What is the difference between strong AI and weak AI?

Artificial Intelligence (AI) is a very common term today, but what AI is today, and what most people think of it, can be very different. The AI ​​you know is “weak” AI, but the fear of many is “strong”.

What is artificial intelligence in reality?

It’s easy to throw around a word like ‘AI’, but it doesn’t make it clear what we’re actually talking about. In general, “artificial intelligence” refers to a whole field of computing. The goal of AI is to allow computers to replicate what natural intelligence can accomplish. These include human intelligence, the intelligence of other animals, and the intelligence of non-animals, such as plants, unicellular organisms, and some intelligence.

This raises a profound question, namely, what is “intelligence” in the first place. Indeed, even the science of intelligence fails to agree on a universal definition of what intelligence is or is not.

Basically, it is the ability to learn from experience, to make decisions and to achieve goals. Intelligence makes it possible to adapt to new situations, which distinguishes it from preprogramming or instinct. The more complex the problem, the more important the intelligence.

We still have a lot to learn about human intelligence, although we have many ways to measure it. We do not know how human intelligence works. Some theories, such as Gardner’s theory of multiple intelligence, have been thoroughly rejected, while there is ample evidence to support the existence of a common intelligence factor in humans (called “G-factor”).

In other words, the description of intelligence, both natural and artificial, continues to evolve. Although we seem to recognize intelligence intuitively, it is difficult to draw a definite circle around the concept of intelligence!

The era of weak AI has come

The AI ​​we currently have is usually called “weak” or “narrative” AI. This means that a specific AI system is very good for performing tasks related to a single or a narrow set. The first computer to defeat a man in a game of chess, Deep Blue, was completely useless for everything else. Go, fast forward to the first computer to beat a man at AlphaGo, who is a few times smarter, but still just as good at one thing.

All the AIs you have encountered, used or seen today are weak Sometimes more complex systems are created by combining different narrow AI systems, but the result is still effectively narrow AI. Although these systems, especially those that focus on machine learning, can produce unexpected results, they are nothing like human intelligence.

Strong AI does not exist

An AI equivalent or higher than human intelligence does not exist outside of fiction. If you think about the AIs of movies like HAL 9000, T-800, Star Trek or Robbie the Robot, they are seemingly sensitive intelligence. They can learn to do anything, work in any situation, and do what a man can do, often better. It is “powerful” AI or AGI (artificial common intelligence), that is, an artificial entity that is at least equal to us and probably surpasses us.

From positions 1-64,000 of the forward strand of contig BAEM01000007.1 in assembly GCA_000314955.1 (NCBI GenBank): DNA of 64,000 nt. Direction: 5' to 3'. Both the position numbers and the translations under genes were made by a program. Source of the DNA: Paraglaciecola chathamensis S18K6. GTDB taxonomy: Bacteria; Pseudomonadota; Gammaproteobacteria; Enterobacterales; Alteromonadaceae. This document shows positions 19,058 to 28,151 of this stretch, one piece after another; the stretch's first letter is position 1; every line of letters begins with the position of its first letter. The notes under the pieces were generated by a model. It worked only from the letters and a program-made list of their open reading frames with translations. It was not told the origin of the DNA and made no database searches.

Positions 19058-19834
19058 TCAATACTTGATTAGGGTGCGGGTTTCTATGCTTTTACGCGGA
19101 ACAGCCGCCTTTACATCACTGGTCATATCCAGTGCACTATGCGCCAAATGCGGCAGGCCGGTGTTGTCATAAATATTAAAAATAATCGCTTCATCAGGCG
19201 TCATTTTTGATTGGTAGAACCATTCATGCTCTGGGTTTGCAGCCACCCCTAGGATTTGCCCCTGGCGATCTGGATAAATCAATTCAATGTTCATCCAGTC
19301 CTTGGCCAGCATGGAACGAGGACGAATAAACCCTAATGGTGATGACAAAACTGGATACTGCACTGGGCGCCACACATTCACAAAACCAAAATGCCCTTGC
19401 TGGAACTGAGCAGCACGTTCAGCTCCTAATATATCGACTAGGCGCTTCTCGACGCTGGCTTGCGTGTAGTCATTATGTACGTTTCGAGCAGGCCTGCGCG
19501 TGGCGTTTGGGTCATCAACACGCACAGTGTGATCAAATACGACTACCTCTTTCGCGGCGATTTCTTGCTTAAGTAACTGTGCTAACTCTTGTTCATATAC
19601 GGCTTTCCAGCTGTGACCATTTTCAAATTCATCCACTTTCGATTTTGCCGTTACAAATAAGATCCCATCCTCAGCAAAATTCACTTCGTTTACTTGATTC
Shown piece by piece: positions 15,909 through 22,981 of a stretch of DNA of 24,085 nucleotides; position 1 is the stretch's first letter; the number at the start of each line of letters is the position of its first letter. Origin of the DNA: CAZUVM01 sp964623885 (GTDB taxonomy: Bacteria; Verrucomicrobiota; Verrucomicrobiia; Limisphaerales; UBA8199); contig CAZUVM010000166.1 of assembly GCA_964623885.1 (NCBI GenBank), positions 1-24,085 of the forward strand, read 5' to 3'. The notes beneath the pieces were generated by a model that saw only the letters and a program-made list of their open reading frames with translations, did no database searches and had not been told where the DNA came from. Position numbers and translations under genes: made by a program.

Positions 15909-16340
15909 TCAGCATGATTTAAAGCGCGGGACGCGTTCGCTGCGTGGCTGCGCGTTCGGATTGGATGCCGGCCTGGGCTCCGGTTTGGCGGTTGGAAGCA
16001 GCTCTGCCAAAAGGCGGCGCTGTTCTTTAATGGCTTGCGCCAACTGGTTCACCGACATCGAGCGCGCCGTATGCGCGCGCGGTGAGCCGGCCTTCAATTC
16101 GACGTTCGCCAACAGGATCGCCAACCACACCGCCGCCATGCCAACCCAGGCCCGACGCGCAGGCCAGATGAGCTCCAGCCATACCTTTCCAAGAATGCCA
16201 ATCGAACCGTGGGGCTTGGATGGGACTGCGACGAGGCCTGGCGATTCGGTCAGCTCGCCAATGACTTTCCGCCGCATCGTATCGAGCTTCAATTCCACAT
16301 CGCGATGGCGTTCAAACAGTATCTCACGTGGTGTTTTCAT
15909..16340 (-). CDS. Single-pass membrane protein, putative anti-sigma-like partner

As far as we know, there are no real examples of this “powerful” AI. Unless he’s somewhere in the secret lab. The thing is, we didn’t know where to build AI. We have no idea that it gives birth to human consciousness, which would be an essential emerging feature of an AI. This is called difficult problem of consciousness.

Is strong AI possible?

No one knows how to create an AI, and no one knows if it can be created. Get over here to get it over here. However, we do have evidence that strong general intelligence exists. Assuming that human consciousness and intelligence are the result of material processes subject to the laws of physics, there is no principle reason why an AGI cannot be created.

The real question is whether we are smart enough to figure out how to do it. Humans can never make enough progress to give birth to AGI and it is impossible to set a timeline for this technology, as it can be said that 16K displays will be available in a few years.

Again, our narrow AI technology and other branches of science such as genetic engineering, quantum mechanics or DNA, external computing and advanced physics can help us bridge the gap. This is all a pure guess until an accident happens or we get some roadmap.

So the question is whether we should try to create IGA. Some very smart people like the late Professor Stephen Hawking and Elon Musk believe that AGI will have catastrophic consequences.

Considering how unrealistic the AGIs seem, these concerns may be a bit of an exaggeration, but stay well to your rumbar to stay safe.

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